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Hoffmann, R. A wiki for the life sciences where authorship matters. Nature Genetics (2008)

CD36 or alphavbeta3 and alphavbeta5 integrins are not essential for MHC class I cross-presentation of cell- associated antigen by CD8 alpha+ murine dendritic cells.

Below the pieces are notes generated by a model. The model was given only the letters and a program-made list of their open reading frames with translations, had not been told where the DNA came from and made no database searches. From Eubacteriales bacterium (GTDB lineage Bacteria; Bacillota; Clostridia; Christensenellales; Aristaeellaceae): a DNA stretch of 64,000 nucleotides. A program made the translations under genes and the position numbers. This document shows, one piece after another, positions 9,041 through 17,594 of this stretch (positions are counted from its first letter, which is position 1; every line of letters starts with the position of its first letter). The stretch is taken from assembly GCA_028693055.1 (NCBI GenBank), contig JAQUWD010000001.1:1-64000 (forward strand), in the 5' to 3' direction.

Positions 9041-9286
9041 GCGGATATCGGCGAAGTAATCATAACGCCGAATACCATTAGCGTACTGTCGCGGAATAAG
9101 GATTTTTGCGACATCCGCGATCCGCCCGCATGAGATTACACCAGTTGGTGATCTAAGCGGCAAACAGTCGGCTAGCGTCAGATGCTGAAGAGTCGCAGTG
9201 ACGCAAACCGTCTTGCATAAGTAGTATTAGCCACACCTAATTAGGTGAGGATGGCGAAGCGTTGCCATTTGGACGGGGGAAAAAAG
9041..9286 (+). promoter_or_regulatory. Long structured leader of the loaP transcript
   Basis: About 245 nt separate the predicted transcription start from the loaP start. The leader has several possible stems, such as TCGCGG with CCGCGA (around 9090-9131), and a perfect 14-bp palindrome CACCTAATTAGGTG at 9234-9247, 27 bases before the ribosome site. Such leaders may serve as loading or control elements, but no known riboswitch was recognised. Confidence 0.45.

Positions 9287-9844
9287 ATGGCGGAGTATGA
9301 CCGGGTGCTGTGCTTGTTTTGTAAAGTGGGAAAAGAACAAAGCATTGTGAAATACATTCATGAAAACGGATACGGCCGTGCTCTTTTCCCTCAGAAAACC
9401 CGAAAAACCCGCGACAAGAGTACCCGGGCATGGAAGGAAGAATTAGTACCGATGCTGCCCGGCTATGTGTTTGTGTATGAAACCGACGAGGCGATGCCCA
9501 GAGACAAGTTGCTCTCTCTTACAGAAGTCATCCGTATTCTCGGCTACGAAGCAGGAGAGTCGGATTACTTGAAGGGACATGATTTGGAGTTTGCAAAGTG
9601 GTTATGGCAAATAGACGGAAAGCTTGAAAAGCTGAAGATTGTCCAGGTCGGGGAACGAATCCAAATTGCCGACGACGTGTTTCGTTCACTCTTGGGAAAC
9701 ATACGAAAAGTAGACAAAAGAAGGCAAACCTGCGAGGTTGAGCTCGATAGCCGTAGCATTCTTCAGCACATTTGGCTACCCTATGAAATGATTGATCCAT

Cross-presentation of cell-associated Ag is thought to involve receptor-mediated uptake of apoptotic cells by dendritic cells (DC), and studies with human DC strongly implicate the endocytic receptor CD36 and the integrins alpha(v)beta(3) and/or alpha(v)beta(5) in this process. In the mouse, cross-presentation was recently shown to be a function of CD8alpha(+) DC. Here we report that CD36 is expressed on CD8alpha(+), but not on CD8alpha(-), DC. To address the role of CD36 in cross-presentation we compared CD36(-/-) and CD36(+/+) H-2(b) DC for their ability to stimulate naive OT-1 T cells specific for OVA plus H-2K(b) in the presence of OVA-loaded MHC-mismatched splenocytes as a source of cell-associated Ag for cross-presentation. Surprisingly, no difference was seen between CD36(-/-) and CD36(+/+) CD8alpha(+) DC in their ability to cross-present cell-associated OVA or to capture OVA-bearing cells. Furthermore, the proliferation of CFSE-labeled OT-1 cells in response to OVA cross-presentation in vivo was normal in CD36(-/-) bone marrow chimeras, also arguing against a necessary role for CD36 in cross-presentation by DC or other APC. DC doubly deficient for beta(3) and beta(5) integrins were similarly unimpaired in their ability to cross-present OVA-bearing cells in vitro. These data demonstrate that in the mouse, receptors other than CD36 or beta(3) and beta(5) integrins can support the specialized cross-presenting function of CD8alpha(+) DC.[1]


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